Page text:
During the year, we partnered with local Australian entrepreneurs to establish the RocoMamas brand in Australia. Our Australian partners own 45% of the venture, RocoMamas founder, Brian Altriche, owns 10% and Spur Corporation 45%. The first RocoMamas outlet in Australia was opened in Melbourne in June 2018 and is owned by the venture. In addition to the initial investment of R5.3 million, costs incurred by the group in establishing the venture and supporting opening of the initial outlet amounted to R2.3 million for the year. The group’s share of equity-accounted start-up losses for the venture amounted to R1.8 million.

Following the protracted underperformance of our 30% investment in Braviz, a start-up rib manufacturing factory, we impaired our full investment of R44.2 million in the prior year.

Restaurant turnovers*

   2018 2017      
Brand  R’000 No. of
R’000 No. of
% change in
restaurant turnover
% change in
restaurants turnover
Spur Steak Ranches  4 351 067  290  4 478 004  289  (2.8) (4.9)
Pizza Pasta  792 547  92  760 591  86  4.2  (0.6)
John Dory’s  453 809  49  450 919  48  0.6  (7.3)
The Hussar Grill  184 298  17  148 183  14  24.4  6.6 
RocoMamas  627 951  65  477 619  50  31.5  14.5 
Total South Africa  6 409 672  513  6 315 316  487  1.5  (2.8)
International  711 505  62  716 419  60  (0.7) (6.3)
Total group  7 121 177  575  7 031 735  547  1.3  (3.2)

* Excluding Captain DoRegos (sold with effect from 1 March 2018).

Percentage change in restaurant turnovers by quarter – South Africa* 

Brand  Q1  Q2  Q3  Q4 
Spur Steak Ranches  (14.0) (5.3) (3.2) 14.8 
Pizza Pasta  7.3  6.0  4.4  (1.0)
John Dory’s  1.4  2.1  4.4  (5.7)
The Hussar Grill  20.2  27.4  21.3  28.4 
RocoMamas  44.0  32.5  27.9  23.7 
Total  (6.0) (0.1) 1.4  12.2 

* Excluding Captain DoRegos (sold with effect from 1 March 2018).

During the current year, we negotiated the sale of our investment to the remaining shareholders of the venture for R17.5 million.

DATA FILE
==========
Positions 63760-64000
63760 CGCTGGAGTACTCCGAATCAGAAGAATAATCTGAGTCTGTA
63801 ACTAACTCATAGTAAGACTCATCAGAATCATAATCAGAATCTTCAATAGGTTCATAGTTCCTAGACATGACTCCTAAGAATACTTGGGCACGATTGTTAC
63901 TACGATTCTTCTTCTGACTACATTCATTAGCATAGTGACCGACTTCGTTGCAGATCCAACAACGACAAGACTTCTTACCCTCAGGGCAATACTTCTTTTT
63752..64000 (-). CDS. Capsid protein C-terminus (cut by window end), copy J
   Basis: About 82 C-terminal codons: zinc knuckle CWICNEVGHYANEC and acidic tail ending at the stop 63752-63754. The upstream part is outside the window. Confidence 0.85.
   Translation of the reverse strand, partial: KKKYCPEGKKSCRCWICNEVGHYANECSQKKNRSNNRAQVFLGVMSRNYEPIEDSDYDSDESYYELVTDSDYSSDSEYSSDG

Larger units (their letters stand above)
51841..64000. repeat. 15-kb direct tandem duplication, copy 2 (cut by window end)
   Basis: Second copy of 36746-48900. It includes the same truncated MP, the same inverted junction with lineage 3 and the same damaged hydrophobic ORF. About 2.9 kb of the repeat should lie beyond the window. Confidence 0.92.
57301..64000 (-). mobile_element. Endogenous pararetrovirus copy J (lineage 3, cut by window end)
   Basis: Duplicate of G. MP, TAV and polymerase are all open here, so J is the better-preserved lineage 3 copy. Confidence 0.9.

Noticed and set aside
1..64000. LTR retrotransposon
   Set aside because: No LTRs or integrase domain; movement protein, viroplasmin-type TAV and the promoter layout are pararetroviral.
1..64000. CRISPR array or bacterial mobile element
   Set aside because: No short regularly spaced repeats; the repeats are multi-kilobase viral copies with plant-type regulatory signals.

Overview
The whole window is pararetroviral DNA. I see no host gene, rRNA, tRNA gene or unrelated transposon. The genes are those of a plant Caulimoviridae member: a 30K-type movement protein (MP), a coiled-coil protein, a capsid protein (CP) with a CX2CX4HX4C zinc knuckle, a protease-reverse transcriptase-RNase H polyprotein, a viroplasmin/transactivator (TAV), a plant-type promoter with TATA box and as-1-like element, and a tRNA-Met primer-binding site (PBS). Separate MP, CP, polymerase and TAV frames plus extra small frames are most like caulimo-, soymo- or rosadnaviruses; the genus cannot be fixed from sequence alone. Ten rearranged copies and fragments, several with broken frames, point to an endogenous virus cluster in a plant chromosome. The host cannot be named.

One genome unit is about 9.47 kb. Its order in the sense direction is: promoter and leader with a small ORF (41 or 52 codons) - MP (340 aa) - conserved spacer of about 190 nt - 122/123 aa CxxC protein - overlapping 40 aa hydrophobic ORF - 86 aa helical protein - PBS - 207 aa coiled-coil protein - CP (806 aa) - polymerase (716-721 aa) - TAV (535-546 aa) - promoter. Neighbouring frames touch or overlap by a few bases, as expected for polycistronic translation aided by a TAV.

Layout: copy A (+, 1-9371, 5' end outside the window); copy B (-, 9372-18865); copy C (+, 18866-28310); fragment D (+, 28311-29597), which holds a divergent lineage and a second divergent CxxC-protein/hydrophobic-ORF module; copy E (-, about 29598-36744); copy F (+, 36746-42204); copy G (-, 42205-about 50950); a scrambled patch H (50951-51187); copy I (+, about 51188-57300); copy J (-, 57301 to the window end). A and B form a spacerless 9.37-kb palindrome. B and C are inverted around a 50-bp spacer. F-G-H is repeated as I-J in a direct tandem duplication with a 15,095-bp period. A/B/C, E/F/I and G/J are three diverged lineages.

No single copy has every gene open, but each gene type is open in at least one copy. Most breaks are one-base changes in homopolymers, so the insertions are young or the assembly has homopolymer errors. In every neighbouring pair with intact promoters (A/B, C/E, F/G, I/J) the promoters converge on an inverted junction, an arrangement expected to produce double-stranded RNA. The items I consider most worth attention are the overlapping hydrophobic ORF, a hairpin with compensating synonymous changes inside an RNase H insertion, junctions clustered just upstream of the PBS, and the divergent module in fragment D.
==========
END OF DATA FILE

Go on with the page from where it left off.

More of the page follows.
We acquired the Captain DoRegos brand in 2012 to make inroads into the quick-service restaurant market and service a customer that the group previously had no exposure to. However, the impact of the sluggish economy on the lower-income market serviced by the brand, as well as the relatively low profit contribution per unit (owing to lower turnover), and fierce competition from independent traders negatively impacted the business. Despite our efforts to make a success of it, we took the decision to dispose of the business. The assets of Captain DoRegos had been fully impaired as at 30 June 2017. We were able to sell the business for R4.8 million with effect from 1 March 2018.

The impact of the social media incident in the fourth quarter of the prior year on Spur brand restaurant turnover exaggerated the improvement reported in the fourth quarter of the current year. Locally, the decline in existing restaurant sales was driven largely by the Spur brand for the reasons articulated above, the implementation of the change in discounting strategy in the Panarottis brand in the second half of the financial year, and the temporary closure of certain key John Dory’s restaurants due to development activity in the malls where they trade.

International restaurant sales increased by 2.7% on a constant exchange rate basis and declined by 0.7% in rand terms, largely driven by the Australasia region.